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The Dionise Story…

A lot can change in 99 years and most things do. Frank’s, however, has withstood the test of time. The longest running restaurant in the Zeeland and Holland area has established its name through great food and great community.

Frank and Mary Dionise, recent immigrants from a small village in southern Italy called St. Appolito, arrived to Zeeland, Michigan in 1924.  The couple became the newest merchants in Zeeland opening what was orignially called Dionise Confectionary and later Frank’s at 134 East Main.  The store featured primarily what was then fresh exotic fruits like oranges, grapefruit, grapes and bananas.  As time went by, Frank began making his own ice cream, roasting peanuts, dipping chocolates and selling cigars.  Frank and Mary along with their 3 children, Virginia, Jim and Alfonso, moved into the second story living quarters of the building and all helped in the business.

This Italian Catholic family in the Dutch Reformed stronghold of Zeeland was an interesting combination.  The Zeeland Dutch may have originally hesitated to stop into the business wondering what a Roman Catholic Italian would be like, but it didn’t take long for a warm relationship to form.  Frank had a personality, was upbeat and enjoyed a laugh.  No one could ignore Frank’s smiling face, and besides, he even learned a little Dutch.  It was a slow, uncertain start but the economy was good, people had money and this low overhead business with little help other than the family took hold.   No one, however, dreamed that a devastating depression was only 5 years away.

 

Along with the depression came Frank and Mary’s newborn twins: Dorothy and Frank Jr.  Even with a 7 person family to provide for and business slowing down, Frank hung in there.  Many of his customers were getting to high school and cherished Frank’s treats of sundaes, sodas, malted milks and hand dipped chocolate peanuts.  On Valentine’s Day, Frank loaded up with heart shaped boxes of chocolates.  He was certainly not beyond using his personality and smile to put a little pressure on the boys to buy a box for their girlfriends.  Some boys who didn’t even have a girlfriend bought a box and ate the chocolates themselves.  For those high school children, Frank’s was the equivalent to Al’s Diner on the television show Happy Days.  There was always a rush after school or after a football or basketball game to fight for a seat at Frank’s.  The depression still took its toll on business, but Frank’s kept going.  There was one day where Frank’s only took in $3.65 in sales but better days were on the horizon.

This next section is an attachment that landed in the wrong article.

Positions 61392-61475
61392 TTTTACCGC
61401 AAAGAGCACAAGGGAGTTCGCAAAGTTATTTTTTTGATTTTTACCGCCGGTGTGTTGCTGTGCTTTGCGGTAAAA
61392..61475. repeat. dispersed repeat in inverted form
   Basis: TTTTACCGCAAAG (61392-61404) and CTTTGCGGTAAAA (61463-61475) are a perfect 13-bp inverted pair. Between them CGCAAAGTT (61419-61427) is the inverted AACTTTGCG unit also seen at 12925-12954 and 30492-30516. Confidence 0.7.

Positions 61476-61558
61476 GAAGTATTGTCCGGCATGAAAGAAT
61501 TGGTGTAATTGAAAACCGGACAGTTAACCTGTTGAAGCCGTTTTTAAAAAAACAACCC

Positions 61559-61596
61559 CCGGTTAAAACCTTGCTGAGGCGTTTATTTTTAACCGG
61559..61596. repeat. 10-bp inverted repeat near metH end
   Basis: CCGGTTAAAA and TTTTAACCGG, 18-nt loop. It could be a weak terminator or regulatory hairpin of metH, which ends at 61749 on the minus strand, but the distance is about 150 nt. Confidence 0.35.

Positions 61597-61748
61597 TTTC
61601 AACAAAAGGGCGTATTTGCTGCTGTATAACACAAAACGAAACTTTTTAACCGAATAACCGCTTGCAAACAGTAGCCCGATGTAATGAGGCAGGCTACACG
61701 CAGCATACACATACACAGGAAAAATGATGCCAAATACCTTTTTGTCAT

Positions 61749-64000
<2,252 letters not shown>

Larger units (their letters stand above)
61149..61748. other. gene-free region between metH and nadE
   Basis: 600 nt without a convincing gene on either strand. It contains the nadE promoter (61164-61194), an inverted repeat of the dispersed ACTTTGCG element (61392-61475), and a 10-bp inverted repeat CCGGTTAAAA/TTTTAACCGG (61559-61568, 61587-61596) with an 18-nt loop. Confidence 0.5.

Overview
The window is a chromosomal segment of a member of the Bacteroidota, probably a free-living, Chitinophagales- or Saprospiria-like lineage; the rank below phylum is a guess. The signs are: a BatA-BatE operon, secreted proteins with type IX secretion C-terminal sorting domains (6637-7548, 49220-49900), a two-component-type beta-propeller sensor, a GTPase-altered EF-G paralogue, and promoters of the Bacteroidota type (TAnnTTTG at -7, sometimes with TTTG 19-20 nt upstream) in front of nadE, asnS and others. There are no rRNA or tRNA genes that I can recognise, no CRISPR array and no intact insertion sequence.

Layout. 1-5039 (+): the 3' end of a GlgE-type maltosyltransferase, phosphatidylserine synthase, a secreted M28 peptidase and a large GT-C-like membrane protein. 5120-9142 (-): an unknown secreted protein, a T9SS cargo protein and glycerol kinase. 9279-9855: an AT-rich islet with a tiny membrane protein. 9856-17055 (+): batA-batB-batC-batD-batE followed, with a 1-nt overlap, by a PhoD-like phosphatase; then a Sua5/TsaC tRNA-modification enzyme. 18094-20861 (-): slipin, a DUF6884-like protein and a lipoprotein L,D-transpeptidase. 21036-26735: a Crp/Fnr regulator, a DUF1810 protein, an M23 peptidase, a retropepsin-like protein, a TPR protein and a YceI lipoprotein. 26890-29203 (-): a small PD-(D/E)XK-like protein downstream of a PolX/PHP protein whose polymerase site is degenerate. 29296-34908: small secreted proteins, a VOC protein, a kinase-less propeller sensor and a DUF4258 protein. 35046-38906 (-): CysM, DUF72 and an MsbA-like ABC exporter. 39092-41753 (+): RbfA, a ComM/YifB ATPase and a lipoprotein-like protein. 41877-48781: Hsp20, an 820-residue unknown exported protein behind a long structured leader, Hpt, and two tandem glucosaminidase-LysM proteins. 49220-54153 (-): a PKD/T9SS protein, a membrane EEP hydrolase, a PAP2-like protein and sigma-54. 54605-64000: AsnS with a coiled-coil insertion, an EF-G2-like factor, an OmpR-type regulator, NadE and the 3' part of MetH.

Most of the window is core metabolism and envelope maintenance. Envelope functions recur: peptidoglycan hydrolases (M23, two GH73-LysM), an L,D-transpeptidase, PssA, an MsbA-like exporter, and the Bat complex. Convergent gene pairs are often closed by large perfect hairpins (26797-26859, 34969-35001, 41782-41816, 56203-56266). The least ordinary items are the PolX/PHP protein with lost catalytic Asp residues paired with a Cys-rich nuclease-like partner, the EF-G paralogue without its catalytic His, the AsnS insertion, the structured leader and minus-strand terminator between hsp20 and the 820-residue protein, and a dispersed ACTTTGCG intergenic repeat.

World War II began and during that time Frank installed the grill and fryer to start selling burgers and fries in addition to his other products.  The first place a serviceman came when he had a furlough was to stop at Frank’s.  In 1960, Frank and Mary sold the business to Frank Jr. and his wife Pat.  Frank Jr. and Pat were both familiar with the business as were Virginia, Jim and Dorothy.  With all their hard work, the business grew and remained successful.  Frank Jr. was commonly known to his friends as “Froggy” because of his commonly hoarse voice after cheering at a game or loudly talking and joking with friends.  Frank Jr. had an engaging personality and was a very interesting person.  The restaurant became louder when Frank Jr. walked in and customers would join in on the entertaining exchange.  If you went to Frank’s, you know no one would be complimenting you and you could easily become a butt of a joke.

Due to serious health conditions, Frank Jr. had to stop working at Frank’s in the 1980’s and Pat stepped up to take over and do more.  Frank Jr. and Pat’s son Dan helped with the daily operations and he was sort of a carbon copy of his dad, joking and laughing with customers.  Over the years, Frank’s kept growing in menu selection and popularity.  The menu began offering sandwiches and sides along with Mary’s great homemade chili.  Not only was it a hang out for high school students, but it became popular with blue-collar and white-collar workers as well.

In 2008, Dan passed away and Pat’s grandson Shane began sharing the responsibility of running Frank’s.  Also helping in the family business today is Pat’s daughter Lynn.  Today, Frank’s holds many of the memories that made it great with many relics and memorabilia from yesteryear on the walls.  The Dionise story is not just one of an Italian family that settled in a Dutch town but of a great community of people that learned how to share a great time with each other.  To this day there are regulars that still remember coming to Frank’s 80 or 90 years ago as children for their first sundae and paying 10 cents for it.  Many people that return to visit Zeeland stop into Frank’s at the chance they will see old friends.  And those high school children of the past now hold their class reunions at Frank’s to remember the “good ‘ol days.”

After over 99 years in business, Frank’s isn’t just another place to eat but an institution operated by four generations of one family, embraced by a great community, drenched in pleasant memories and caressed by the passage of time.

Frank’s  –  “Best Burgers Around”

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